Oregon State Hospital staff fear for patients’, own safety

Mental health therapists Lori Hays and Brant Johnson supervise patients in Ward 48B at tOregon State Hospital. Johnson recently returned to work after being beaten by a patient.

Mental health therapists Lori Hays and Brant Johnson supervise patients in Ward 48B at tOregon State Hospital. Johnson recently returned to work after being beaten by a patient.

Improvements to women’s maximum-security section have resulted in crowding and violence in the men’s

From the Salem Statesman Journal, June 20 2009

New frustration about patient violence has erupted in Oregon State Hospital’s forensic psychiatric program.

Worker anger and discontent come in the wake of last month’s launch of the hospital’s first maximum-security ward for female patients.

Frustrated staffers on Ward 48B, a maximum-security unit for male patients, said the men’s area has been rocked by patient crowding and violence since half of the unit space was taken to open the women’s ward.

The men’s ward has 17 patients; the women’s ward has four patients.

Cramped conditions on the men’s side have disrupted treatment, triggered patient-caused violence and required massive amounts of mandated employee overtime to deal with unruly patients, several workers said.

“The women’s side really is a success. The men’s side almost seems to get more and more volatile,” said Brant Johnson, a mental health therapist on Ward 48B.

Johnson recently returned to work after being sidelined by injuries suffered when he was beaten by a patient. He now takes medication to ease his anxiety.

“I wouldn’t say I’m afraid; I get nervous,” he said. “I’m on anti-anxiety medication now, and I didn’t used to be.”

By all accounts, Ward 48W, the new women’s maximum-security unit, filled a longstanding need in the violence-plagued forensic program.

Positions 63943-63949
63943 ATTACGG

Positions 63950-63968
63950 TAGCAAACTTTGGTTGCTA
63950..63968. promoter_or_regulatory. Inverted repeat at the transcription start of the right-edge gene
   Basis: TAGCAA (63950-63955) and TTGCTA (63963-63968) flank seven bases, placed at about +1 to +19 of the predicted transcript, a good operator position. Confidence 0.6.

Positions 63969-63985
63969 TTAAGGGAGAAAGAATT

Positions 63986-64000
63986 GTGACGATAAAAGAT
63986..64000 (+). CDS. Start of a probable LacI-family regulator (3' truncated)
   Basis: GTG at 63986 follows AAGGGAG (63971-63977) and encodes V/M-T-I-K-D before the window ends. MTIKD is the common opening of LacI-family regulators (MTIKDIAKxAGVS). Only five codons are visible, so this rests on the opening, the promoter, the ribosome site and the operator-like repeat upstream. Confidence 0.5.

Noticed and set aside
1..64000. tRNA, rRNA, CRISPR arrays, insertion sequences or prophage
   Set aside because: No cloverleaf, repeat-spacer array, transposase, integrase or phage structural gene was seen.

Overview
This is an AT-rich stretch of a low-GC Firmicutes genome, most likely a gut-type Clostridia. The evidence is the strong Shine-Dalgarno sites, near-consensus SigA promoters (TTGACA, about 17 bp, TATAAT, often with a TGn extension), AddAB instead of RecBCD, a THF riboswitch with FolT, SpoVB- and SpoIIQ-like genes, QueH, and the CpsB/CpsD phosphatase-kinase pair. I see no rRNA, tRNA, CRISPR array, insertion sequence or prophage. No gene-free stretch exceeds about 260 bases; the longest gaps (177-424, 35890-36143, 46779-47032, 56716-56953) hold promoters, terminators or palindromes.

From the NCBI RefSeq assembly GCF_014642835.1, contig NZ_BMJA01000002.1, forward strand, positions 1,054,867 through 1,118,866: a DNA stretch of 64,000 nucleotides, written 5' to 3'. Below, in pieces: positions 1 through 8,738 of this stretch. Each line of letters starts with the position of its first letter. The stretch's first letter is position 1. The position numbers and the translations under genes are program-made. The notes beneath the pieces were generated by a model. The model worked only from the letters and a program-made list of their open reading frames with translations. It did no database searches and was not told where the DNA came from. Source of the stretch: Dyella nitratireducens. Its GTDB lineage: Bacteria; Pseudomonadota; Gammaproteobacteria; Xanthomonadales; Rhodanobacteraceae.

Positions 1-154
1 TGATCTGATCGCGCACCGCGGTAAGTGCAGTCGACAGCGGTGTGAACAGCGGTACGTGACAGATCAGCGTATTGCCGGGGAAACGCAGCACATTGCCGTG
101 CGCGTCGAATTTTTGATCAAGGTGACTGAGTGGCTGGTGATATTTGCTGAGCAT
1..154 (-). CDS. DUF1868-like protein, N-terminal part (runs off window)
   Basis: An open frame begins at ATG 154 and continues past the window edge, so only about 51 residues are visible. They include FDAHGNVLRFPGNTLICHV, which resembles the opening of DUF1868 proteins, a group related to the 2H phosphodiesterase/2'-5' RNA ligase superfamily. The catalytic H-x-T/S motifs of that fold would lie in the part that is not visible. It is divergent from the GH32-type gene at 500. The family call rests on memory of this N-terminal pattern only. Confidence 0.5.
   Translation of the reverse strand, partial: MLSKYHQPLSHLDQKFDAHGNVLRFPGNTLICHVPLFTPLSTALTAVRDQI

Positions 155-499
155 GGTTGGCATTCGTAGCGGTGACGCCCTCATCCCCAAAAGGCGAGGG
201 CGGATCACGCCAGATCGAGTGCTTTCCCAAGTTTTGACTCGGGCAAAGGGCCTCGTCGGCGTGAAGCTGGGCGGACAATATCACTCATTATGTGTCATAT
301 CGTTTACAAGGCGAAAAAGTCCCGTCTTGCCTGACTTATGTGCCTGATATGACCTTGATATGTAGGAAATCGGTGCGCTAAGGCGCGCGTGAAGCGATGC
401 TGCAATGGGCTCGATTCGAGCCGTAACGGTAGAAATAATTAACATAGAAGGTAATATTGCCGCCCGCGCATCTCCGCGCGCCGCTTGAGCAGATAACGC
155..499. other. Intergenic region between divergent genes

It was created to isolate four women who had committed scores of assaults on fellow patients and staff members. Hospital officials said the unit has produced early benefits: peace on the two wards previously wracked by violence and specialized treatment for the four highly assaultive women.

For workers on 48B, positive results are outweighed by powder keg conditions in the men’s unit.

“The thing I worry about is, I don’t want to get hurt, and I don’t want any of my friends getting hurt,” said Kelcey Sugioka, a mental health therapist on 48B. “But every time I turn around, one of my buddies is out because of an assault. I’m sitting here wondering when is it going to be my turn? It’s not cool to go to work every day thinking that way.”

Some workers criticized forensic program managers and hospital leaders for launching the women’s unit without adequate planning or consideration of harmful consequences in the men’s unit.

“We’re the dumping ground, the guinea pigs,” Sugioka said. “That’s the way I feel about it. I don’t feel safe working there anymore.”

Deborah Yager, also a mental health therapist on 48B, blasted hospital administrators for what she called patient abuse.

“I think it’s abusive to the males,” she said. “They basically secluded them in half the space they had before. In my opinion, the whole administration is guilty of patient abuse.”

Hospital officials said they considered various options for creating the women’s maximum-security unit. Ultimately, they had to work around limitations posed by hospital facilities, which are outdated, deteriorating and packed with patients.

The adjoining male and female maximum-security units are located inside the antiquated J Building along Center Street NE. The 126-year-old complex was deemed obsolete and unsafe by state-hired consultants in 2005.